The federal government is set to conduct a series of cyber war games with local critical infrastructure firms to test their responses to potentially devastating cyber attacks.

These exercises examining how critical infrastructure operators in Australia would respond to a cyberattack will be run by the federal government over the coming months with companies from the financial sector, banking world, aviation sector and other major industries.

It comes after a series of large-scale data breaches in Australia which have impacted tens of millions of people.

Most recently, Latitude Financial was impacted by a breach which saw the personal information, including passport and Medicare numbers, of 14 million customers stolen.

The government has begun a series of exercises with companies that are important to the functioning of the Australian economy, Home Affairs Minister Clare O’Neil said.

“We’re conducting exercises where we play through what it would look like to have a major bank, for example, come down in a cyber attack,” O’Neil said, as The Sydney Morning Herald reported.

“How would government work with that company to get services back online? If one of our big four banks is down, who can assist in providing services to those customers? How can we make sure the country continues to function properly while we solve the problem?”

The first of these three-hour tabletop exercises was run with representatives from the Reserve Bank of Australia, Australian Prudential Regulation Authority, Australian Securities and Investments Commission, and the Australian Federal Police.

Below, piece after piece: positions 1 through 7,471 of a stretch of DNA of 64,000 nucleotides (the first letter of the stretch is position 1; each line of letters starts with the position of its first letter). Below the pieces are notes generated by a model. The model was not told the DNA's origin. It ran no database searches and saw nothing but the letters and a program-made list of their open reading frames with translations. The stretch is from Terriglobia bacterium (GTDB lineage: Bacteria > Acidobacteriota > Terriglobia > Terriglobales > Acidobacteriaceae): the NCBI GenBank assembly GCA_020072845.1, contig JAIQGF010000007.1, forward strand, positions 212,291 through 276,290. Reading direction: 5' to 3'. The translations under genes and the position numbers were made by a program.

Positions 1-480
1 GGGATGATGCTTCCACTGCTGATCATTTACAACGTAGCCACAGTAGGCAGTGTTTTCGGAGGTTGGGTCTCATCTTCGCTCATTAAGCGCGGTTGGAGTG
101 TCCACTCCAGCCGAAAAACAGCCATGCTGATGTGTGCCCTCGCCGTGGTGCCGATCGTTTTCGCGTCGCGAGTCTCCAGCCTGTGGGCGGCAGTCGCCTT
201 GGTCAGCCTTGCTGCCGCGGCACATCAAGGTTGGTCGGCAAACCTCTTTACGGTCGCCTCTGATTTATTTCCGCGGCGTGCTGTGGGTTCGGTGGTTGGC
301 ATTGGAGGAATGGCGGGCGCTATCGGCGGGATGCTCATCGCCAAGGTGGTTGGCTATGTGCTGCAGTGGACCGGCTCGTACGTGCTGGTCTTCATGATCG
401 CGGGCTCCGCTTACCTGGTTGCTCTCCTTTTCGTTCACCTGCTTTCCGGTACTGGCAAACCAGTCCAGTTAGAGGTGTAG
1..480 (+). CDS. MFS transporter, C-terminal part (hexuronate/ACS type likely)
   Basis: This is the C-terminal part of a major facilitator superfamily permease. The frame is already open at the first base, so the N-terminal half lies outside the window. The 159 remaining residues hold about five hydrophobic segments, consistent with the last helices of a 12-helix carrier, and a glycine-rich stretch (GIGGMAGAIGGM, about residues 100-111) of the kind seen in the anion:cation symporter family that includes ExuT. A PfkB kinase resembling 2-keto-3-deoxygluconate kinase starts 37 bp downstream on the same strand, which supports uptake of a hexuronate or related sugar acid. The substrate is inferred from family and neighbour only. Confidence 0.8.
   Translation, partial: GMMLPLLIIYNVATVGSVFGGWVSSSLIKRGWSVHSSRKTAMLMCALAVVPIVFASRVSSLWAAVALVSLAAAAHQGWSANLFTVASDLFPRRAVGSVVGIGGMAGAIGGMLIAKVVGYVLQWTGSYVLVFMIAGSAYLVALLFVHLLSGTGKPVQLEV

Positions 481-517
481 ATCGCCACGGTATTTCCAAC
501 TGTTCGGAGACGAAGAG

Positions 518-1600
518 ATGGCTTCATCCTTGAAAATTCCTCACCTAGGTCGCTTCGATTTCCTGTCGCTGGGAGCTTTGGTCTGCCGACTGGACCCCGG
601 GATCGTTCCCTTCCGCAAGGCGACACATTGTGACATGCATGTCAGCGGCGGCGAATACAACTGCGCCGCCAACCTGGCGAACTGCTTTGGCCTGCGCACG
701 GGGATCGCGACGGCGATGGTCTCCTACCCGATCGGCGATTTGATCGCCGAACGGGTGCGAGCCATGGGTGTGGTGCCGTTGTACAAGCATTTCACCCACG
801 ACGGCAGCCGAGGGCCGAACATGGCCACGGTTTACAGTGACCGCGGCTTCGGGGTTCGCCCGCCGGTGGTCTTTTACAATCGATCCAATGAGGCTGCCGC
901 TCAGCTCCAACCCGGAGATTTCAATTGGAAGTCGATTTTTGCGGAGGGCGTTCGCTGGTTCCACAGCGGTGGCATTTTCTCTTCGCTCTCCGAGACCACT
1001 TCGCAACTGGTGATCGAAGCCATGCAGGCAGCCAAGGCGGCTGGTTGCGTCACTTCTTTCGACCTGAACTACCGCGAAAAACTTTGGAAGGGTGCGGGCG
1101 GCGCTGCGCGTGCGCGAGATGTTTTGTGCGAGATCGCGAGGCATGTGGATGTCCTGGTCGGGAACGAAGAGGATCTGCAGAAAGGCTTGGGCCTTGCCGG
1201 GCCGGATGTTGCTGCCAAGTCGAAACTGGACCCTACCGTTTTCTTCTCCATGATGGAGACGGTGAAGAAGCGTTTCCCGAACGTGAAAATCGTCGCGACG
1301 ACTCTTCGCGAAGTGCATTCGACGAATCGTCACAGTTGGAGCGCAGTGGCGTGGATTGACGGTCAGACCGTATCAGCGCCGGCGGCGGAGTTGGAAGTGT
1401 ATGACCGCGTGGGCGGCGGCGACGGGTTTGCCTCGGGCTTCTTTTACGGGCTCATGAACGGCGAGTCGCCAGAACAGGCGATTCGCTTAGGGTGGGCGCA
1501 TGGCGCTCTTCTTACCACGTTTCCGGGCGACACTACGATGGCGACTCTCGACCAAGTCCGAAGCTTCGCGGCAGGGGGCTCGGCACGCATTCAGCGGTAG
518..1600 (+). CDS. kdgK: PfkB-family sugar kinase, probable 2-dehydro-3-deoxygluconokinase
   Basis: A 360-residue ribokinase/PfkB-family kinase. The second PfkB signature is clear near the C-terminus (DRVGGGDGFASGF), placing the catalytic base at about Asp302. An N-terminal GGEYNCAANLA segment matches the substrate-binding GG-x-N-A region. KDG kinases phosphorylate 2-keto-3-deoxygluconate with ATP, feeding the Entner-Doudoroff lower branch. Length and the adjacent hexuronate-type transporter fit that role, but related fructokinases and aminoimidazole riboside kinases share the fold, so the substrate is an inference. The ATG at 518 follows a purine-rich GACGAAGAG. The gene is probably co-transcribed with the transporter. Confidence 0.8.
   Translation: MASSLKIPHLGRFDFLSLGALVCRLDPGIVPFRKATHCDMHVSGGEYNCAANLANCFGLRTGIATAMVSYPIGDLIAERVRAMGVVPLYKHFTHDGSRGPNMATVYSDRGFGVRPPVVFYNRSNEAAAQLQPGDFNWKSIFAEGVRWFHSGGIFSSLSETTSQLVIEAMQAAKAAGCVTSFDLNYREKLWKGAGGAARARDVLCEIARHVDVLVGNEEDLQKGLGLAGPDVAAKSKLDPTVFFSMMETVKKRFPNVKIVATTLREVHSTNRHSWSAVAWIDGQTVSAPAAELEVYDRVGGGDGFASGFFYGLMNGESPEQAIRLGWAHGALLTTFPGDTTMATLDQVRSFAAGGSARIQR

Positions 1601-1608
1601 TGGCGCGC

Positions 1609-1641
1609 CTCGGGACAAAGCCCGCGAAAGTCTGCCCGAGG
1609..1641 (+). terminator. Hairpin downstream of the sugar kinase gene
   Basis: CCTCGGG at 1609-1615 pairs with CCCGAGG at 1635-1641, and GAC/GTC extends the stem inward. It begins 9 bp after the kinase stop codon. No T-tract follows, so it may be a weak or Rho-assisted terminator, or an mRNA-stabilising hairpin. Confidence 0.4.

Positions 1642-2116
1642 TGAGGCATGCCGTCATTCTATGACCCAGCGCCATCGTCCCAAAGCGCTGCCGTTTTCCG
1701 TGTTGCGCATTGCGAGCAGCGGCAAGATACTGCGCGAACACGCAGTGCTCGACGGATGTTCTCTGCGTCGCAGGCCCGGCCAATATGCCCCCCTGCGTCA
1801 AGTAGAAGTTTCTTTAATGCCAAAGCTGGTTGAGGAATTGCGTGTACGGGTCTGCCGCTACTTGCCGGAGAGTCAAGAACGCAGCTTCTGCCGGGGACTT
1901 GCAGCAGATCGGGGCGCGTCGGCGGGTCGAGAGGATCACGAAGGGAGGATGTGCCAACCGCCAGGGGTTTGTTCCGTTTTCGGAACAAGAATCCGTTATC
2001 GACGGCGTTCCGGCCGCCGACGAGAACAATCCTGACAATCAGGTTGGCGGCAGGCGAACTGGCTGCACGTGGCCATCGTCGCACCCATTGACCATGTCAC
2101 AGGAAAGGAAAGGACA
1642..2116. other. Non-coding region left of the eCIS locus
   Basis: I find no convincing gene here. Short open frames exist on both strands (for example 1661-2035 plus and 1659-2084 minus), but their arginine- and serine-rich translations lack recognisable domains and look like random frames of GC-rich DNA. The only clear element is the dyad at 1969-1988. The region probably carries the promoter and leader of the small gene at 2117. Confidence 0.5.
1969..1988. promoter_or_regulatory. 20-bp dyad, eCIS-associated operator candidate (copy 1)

It investigated the response to a cyber breach involving the stealing of highly sensitive information and the encryption of networks.

O’Neil warned of the significant impact of such a breach occurring in reality.

“The groups that are conducting cyber attacks are becoming more professionalised, industrialised, powerful and effective,” she said.

“[Data breaches are] real and consequential…but when you think about the impacts of the failure of a major hospital, the interruption of a traffic network or serious disruption of our banking system, the impacts can get much worse.

“Consider what damage could be caused if attackers intentionally try to degrade trust in a major system we depend on like telecommunications or banking. We need to plan for utilities to go down, for hospital systems to be under attack.”

In a speech last week, the Home Affairs Minister said the recent hacks of Optus and Medibank are “the tip of the iceberg”.

“If every business is a target, every Australian is at risk,” O’Neil said last week.

“And the government response needs to be significant. That means our national choices, our economic prosperity, our peace of mind as citizens and as a nation, are directly threatened by these groups.

“This impact to our sovereignty and way of life is why ransomware threat actors are a core national security challenge for Australia.”

It was recently revealed that the cyber attack on Latitude Financial had resulted in the breach of the personal information of 14 million customers in Australia and New Zealand, with passport and Medicare numbers caught up.

This came after the cyber attacks on Optus and Medibank late last year, which impacted 9.8 million and 9.7 million Australians respectively.

The federal government is currently working on a revamped cyber security strategy, which will run to 2030.

A government-appointed expert advisory group put forward a number of proposals for this strategy recently to address Australia’s “patchwork” cyber policies, including an expansion of the critical infrastructure scheme and a new Cyber Security Act.

O’Neil also recently announced the creation of a new National Office for Cyber Security within the Department of Home Affairs, to be led by a national cyber coordinator to act as the “spine and strategy” for responding to future cyber attacks.